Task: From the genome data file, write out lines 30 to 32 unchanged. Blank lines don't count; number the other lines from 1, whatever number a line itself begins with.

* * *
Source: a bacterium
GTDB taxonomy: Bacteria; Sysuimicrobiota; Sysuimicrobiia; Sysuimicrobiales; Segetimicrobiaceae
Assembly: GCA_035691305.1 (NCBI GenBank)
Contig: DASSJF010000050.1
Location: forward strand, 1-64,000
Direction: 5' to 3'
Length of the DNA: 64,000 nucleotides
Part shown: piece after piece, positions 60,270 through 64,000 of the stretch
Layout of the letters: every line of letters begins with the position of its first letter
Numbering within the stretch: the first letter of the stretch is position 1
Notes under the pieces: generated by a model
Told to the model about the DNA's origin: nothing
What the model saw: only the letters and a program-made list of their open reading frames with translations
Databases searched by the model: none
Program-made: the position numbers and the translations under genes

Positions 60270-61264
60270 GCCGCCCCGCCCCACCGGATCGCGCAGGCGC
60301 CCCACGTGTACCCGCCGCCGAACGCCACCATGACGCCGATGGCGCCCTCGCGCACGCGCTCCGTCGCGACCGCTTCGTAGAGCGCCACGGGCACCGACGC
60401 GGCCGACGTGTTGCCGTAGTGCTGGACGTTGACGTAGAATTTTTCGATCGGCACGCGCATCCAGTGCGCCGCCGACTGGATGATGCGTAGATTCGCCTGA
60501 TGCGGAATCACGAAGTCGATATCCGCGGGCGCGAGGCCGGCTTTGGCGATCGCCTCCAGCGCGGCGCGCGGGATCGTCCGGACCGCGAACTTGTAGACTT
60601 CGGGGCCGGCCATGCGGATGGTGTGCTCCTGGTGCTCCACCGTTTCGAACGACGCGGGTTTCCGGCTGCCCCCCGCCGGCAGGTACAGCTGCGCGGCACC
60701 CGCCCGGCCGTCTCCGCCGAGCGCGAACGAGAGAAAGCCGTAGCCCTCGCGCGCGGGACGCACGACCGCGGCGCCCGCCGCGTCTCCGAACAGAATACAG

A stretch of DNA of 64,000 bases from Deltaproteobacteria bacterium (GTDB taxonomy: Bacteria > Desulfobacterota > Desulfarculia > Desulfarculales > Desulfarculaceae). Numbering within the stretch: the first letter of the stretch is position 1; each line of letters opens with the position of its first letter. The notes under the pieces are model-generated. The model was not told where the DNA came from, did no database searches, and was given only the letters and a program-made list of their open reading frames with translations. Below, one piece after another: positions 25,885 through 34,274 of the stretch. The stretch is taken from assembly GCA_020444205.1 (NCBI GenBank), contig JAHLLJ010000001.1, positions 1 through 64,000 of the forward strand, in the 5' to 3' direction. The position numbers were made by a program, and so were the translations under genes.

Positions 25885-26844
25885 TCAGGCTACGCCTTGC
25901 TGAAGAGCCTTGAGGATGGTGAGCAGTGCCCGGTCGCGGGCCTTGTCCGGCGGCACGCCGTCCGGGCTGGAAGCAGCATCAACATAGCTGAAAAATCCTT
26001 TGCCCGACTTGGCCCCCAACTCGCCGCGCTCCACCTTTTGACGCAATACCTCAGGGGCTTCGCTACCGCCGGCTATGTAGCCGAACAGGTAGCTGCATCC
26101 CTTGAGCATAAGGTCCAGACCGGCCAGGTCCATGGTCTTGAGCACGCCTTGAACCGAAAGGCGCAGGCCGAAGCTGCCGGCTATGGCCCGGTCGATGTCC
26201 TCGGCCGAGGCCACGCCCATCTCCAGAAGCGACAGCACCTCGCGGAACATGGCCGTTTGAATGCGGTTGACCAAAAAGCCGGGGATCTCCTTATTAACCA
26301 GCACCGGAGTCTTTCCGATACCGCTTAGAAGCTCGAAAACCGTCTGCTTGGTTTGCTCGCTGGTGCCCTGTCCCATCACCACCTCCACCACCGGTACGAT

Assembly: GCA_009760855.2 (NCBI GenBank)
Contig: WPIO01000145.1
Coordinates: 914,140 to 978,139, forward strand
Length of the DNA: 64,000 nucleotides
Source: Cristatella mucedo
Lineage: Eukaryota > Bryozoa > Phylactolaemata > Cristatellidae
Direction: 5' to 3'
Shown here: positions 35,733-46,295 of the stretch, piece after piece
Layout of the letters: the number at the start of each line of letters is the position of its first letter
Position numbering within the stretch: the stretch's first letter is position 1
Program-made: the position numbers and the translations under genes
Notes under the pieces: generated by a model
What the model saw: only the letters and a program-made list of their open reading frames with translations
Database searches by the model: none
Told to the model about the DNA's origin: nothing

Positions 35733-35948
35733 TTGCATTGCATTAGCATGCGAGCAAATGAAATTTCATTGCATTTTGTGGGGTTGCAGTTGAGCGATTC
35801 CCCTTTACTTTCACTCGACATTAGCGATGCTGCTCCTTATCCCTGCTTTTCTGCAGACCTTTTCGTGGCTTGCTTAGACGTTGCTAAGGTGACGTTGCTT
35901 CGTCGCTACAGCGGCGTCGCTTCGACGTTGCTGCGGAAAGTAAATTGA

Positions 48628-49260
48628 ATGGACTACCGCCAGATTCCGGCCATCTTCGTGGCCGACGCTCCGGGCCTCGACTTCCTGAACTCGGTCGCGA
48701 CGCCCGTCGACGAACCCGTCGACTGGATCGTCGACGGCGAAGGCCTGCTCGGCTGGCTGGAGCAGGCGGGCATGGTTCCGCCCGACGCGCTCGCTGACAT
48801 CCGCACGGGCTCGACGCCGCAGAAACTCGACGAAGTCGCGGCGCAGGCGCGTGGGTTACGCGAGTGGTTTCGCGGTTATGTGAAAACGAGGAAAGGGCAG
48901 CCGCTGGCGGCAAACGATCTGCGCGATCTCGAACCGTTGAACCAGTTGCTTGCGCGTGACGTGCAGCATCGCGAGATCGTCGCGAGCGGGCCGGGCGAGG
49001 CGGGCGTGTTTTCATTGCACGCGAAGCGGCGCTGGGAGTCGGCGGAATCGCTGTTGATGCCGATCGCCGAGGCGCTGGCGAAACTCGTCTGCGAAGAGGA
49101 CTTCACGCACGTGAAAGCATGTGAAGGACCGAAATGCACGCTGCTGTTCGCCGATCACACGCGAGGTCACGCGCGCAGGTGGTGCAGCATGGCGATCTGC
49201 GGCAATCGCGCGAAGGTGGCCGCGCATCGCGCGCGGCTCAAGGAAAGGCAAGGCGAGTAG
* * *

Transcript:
26301 GCACCGGAGTCTTTCCGATACCGCTTAGAAGCTCGAAAACCGTCTGCTTGGTTTGCTCGCTGGTGCCCTGTCCCATCACCACCTCCACCACCGGTACGAT

Assembly: GCA_009760855.2 (NCBI GenBank)
Contig: WPIO01000145.1